"Whenever you do something new, you have to be prepared to be misunderstood for a long time."

And oh, friends, what a truth that is. I think it was the last bit that hadn't quite clicked for me yet - like, just how long and how consistently you have to Do Your Thing (whatever that is) before people even begin to sit up and take notice. This is... not comforting, exactly, but really puts this past year in perspective for me.

This is a sculpture in Saratoga Springs, New York.
It's also my first-ever opportunity to write the words "fettuccine toe shoe."

5. You can't buy give-a-damn.

Heartwarming story time. So it's 10:30PM on Christmas Eve, the last of our orders have gone out, and everybody's packing up to leave. Then the bell rings. We have another order: somebody paid for special rush delivery, and now we have to make it happen. Everyone is tired and wants to go home, but the manager himself - who by this point has been at work for 16 hours straight - goes through the aisles to get the item, and personally wraps it and packs it for loading into the driver's truck. It's a Fisher Price toy. When somebody grumbles about people's failure to plan ahead, the manager says "Hey. This is what we do. This is why our business exists: to make sure a kid doesn't miss out on Christmas."

$6.50 plus shipping; colors and styles may vary; Riesling not included.

And like... if they put that in a commercial, it would be unbearably schmoopy. But it was real and it happened, and it made me think about this bit from Cracked's article on the Monkeysphere (thanks, Frank!):
Listen to any 16 year-old kid with his first job, going on and on about how the boss is screwing him and the government is screwing him even more ("What's FICA?!?!" he screams as he looks at his first paycheck). Then watch that same kid at work, as he drops a hamburger patty on the floor, picks it up, and slaps in on a bun and serves it to a customer.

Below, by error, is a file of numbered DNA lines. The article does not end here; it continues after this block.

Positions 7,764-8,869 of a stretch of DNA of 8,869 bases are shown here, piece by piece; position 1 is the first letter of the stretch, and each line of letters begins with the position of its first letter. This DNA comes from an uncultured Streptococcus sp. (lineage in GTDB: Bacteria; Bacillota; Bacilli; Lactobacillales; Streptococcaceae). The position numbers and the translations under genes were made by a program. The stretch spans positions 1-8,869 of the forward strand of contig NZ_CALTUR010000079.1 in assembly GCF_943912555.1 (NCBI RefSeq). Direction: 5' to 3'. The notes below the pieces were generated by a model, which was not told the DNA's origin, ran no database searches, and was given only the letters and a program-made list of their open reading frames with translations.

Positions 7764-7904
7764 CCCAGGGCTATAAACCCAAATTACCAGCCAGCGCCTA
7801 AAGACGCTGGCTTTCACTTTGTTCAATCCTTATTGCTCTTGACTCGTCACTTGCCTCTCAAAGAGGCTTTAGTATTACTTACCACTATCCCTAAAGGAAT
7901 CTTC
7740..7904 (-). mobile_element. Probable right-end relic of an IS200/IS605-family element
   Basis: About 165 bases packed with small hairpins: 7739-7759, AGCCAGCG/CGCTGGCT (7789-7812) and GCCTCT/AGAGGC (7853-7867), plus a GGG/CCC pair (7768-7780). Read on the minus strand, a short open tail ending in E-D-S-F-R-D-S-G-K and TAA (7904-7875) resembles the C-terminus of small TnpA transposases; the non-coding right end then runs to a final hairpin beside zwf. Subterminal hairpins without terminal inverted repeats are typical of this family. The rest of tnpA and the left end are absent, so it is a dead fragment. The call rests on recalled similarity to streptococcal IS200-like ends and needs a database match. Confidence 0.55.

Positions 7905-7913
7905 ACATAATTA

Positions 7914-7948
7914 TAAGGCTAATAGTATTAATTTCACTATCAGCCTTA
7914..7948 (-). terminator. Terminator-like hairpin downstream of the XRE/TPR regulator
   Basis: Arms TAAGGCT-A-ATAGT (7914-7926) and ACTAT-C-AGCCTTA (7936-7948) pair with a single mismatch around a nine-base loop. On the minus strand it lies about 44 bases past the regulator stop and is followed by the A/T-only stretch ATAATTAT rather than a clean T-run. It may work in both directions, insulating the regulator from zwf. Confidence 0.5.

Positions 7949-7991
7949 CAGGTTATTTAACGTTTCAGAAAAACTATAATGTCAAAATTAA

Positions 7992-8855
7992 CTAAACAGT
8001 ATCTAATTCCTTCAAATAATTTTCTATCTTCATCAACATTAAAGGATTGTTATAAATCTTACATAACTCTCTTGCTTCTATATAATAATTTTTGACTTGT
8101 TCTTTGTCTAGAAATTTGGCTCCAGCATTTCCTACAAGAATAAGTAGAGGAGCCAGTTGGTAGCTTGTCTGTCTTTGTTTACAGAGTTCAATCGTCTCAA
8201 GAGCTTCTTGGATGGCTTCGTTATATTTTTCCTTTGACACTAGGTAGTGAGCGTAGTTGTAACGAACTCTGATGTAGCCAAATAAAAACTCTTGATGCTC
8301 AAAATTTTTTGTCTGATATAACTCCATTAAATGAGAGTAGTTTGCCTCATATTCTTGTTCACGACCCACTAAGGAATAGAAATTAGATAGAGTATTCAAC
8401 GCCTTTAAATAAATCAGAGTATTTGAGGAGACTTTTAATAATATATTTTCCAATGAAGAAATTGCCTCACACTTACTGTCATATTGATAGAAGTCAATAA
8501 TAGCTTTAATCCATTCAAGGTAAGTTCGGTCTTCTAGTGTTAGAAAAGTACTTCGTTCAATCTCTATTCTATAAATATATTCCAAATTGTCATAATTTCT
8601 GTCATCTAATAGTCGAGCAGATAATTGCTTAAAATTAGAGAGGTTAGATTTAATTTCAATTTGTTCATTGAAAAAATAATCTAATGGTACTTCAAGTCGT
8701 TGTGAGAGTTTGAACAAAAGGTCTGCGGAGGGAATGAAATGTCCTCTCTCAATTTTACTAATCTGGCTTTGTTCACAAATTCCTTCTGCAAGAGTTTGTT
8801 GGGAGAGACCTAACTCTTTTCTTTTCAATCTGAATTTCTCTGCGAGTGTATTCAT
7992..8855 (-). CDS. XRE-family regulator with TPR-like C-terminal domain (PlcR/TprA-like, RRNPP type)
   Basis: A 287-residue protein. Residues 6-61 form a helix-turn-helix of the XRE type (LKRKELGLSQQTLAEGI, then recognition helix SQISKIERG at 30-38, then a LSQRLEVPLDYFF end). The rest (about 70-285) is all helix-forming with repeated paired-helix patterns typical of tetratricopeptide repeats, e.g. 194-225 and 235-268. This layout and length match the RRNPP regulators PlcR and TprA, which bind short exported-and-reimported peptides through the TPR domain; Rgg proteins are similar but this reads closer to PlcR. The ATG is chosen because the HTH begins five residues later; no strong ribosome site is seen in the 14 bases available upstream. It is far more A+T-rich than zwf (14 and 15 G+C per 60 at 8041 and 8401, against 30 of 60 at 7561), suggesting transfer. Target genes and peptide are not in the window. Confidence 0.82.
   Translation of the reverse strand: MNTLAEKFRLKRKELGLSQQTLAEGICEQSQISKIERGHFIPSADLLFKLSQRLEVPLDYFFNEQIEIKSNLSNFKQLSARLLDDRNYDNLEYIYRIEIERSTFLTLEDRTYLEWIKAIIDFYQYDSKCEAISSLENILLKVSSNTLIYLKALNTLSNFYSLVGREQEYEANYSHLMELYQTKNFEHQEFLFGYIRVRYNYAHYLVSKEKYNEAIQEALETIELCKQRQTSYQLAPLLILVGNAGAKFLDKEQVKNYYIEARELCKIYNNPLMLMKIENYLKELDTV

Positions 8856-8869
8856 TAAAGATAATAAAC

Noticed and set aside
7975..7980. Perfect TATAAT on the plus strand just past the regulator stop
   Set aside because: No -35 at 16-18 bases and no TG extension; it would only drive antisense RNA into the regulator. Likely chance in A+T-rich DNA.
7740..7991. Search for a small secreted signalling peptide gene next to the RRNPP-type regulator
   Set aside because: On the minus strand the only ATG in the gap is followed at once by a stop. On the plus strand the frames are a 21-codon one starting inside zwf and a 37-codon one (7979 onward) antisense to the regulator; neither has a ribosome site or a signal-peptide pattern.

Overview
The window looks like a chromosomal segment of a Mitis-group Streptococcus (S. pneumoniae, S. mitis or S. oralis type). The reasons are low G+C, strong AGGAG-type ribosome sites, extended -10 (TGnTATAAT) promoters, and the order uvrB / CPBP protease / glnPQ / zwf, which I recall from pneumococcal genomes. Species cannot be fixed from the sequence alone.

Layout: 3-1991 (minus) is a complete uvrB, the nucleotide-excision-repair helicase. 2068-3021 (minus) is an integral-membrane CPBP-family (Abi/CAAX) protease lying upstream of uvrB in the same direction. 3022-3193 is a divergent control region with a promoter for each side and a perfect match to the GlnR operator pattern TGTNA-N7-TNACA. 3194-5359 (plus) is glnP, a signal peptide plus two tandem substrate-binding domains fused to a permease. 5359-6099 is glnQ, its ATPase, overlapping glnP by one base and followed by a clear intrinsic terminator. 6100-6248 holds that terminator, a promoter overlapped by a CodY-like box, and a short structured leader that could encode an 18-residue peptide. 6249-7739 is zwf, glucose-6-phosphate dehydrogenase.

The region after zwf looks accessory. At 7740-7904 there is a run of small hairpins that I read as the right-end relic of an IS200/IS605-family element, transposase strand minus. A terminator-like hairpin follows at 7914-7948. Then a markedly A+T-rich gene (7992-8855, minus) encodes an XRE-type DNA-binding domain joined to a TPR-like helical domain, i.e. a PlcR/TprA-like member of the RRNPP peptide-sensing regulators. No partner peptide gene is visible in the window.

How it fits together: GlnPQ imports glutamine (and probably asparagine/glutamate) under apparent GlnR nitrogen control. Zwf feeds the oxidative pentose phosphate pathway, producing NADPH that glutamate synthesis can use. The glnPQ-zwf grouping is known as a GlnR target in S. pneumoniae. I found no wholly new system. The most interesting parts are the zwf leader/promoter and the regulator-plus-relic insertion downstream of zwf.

The kid will protest that he shouldn't have to care for the customers for minimum wage, but the truth is if a man doesn't feel sympathy for his fellow man at $6.00 an hour, he won't feel anything more at $600,000 a year.
And there's the world in a nutshell, yeah? Zillionaires and menials. Some care, some don't, and it has nothing to do with their job title or their tax bracket. I don't think you can teach give-a-damn, at least not to adults in the working world. But you certainly can select for it, and encourage it, and equip your employees so they can actually use it to good effect.

And if you're lucky enough to find a job that does all those things - man, hold on to it two-handed. I certainly intend to.

Monday, December 21, 2015

Papercrafts and Podcasts and Book News Galore!

I have it! It is engendered! Hell and night
Must bring this monstrous birth to the world's light.
-Iago, Othello

Yes, lovelings, you heard it here first: the last book of Children of the Drought is written, submitted, and green-lit. Now we're just awaiting copy-edits and the Mom seal of approval. Lord willing, Dreams of the Eaten will hit the shelves within the next year-ish.

And here is proof: Vanna Brown showing off the only printed copy!
And oh, I wish I could tell you how good this feels. Like... it's always great to finish a book, but now the story is done. This thing, this epic, ridiculous thing that's been living in my head for the last decade-and-a-half, is finally real. If I get hit by a bus tomorrow, I'll meet that big yellow bumper head on, because the story isn't in me anymore. It's out of my head and onto the page and safe.

I thought I would be sad about this. I read that JK Rowling cried when she finished the last Harry Potter book. Maybe the catharsis is still in the mail - or maybe I'm just super-efficient and do all my crying while I write :)

Honestly, though, my only real sadness is for everything I neglected while I was working on this. I've left a lot of people in the dirt over the past few months, let a lot of things slide. Part of that's probably inevitable - I have always been a serial monotasker - but I really need to learn to handle the production side of this job without going dark for months at a time.

So today is the day to start putting things right. Here is a short catalogue of some of the wonderful people who have been talking me up and showing me off while I was overcome with the word-sweats.

BAM. Yes. Right there, in your face. My amazing artist-friend Flea made this for me, apropos of sweet FA. Is it not cool? Is it not neat? I tell you what, y'all: my little construction-paper Elim has been hanging up on my wall for a month now (you can even see his shirt in the cat-and-book snap up above!) and I am just wildly in love with him. I've said it before, but it is just a special kind of special whenever your imaginary friends make the journey from your headspace to somebody else's fingers. Now go treat yourself to even more of Flea's amazing papermancy!